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A Curmudgeonly Post about Movies, or, CGI Can Get Off My Lawn

Walking home late tonight, I happened to pass Orange Grove Avenue, the street in Hollywood where the original 1978 Halloween movie was filmed. I decided to duck down the street and look at the houses; it’s remarkable how totally normal they look, not sinister in the least, even in the middle of the night.

Horror movies generally don’t scare me, which makes it much easier for me to watch them; the downside is I don’t get the same sort of joy so many other people get from them. I really do treasure the exceptions, which include The Exorcist, The Shining (Kubrick version, of course), and the ’78 Halloween.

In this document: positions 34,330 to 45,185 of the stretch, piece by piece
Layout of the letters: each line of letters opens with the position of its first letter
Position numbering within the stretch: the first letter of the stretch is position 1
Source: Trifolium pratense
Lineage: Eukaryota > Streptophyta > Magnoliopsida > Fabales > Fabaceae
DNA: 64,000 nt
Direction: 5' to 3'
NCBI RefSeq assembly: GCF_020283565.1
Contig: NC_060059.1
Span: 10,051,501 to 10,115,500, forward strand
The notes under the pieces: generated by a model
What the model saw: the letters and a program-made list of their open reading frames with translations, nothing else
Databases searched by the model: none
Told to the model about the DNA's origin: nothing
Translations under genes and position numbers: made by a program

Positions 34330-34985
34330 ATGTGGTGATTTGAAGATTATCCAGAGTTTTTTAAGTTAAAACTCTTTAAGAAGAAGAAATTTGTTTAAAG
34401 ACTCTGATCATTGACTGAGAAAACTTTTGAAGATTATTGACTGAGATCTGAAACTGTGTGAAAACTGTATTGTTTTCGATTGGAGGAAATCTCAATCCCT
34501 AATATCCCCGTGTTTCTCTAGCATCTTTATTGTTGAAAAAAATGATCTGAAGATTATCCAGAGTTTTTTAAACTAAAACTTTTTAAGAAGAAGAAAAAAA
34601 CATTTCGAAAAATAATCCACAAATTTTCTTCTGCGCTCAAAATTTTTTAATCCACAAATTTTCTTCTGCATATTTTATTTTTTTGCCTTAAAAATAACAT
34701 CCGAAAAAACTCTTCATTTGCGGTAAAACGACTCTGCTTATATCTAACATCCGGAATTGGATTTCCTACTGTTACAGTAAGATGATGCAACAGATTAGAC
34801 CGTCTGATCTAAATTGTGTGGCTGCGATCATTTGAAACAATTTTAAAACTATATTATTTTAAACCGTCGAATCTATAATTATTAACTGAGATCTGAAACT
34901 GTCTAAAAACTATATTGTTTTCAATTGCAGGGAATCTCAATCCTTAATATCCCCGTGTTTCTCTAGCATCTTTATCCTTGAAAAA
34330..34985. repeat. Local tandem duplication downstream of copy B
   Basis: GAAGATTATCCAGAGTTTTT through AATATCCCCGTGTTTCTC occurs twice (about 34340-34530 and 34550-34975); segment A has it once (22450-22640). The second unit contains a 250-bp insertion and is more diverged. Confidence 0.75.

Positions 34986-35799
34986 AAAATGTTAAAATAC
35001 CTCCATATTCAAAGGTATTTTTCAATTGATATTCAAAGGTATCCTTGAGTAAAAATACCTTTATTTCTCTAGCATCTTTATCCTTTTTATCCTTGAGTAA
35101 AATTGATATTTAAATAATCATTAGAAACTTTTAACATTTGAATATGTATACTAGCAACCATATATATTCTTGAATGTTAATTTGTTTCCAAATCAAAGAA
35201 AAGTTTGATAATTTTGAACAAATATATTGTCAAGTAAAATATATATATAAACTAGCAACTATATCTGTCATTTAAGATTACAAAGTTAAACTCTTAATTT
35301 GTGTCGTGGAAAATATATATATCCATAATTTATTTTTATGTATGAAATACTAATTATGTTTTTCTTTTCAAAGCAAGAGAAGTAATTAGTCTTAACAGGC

Fun fact, from a book I strongly recommend for visitors to L.A who are interested in cinema history: People who have watched Halloween very closely say that in a few of the shots you can see palm trees — a giveaway, of course, that the location is SoCal, not the supposed Illinois. The original movie made so much money that they could film the sequels in more realistic locations. But it just goes to show how overrated big budgets and “realistic” effects are. The first movie had a shoestring budget, but John Carpenter had the skill to turn the super-ordinary neighborhood I visited tonight into a place of emotionally persuasive fear. CGI has its uses, but it can’t hold a candle to what a director who knows what he’s doing can accomplish with actors, on even the simplest of sets.

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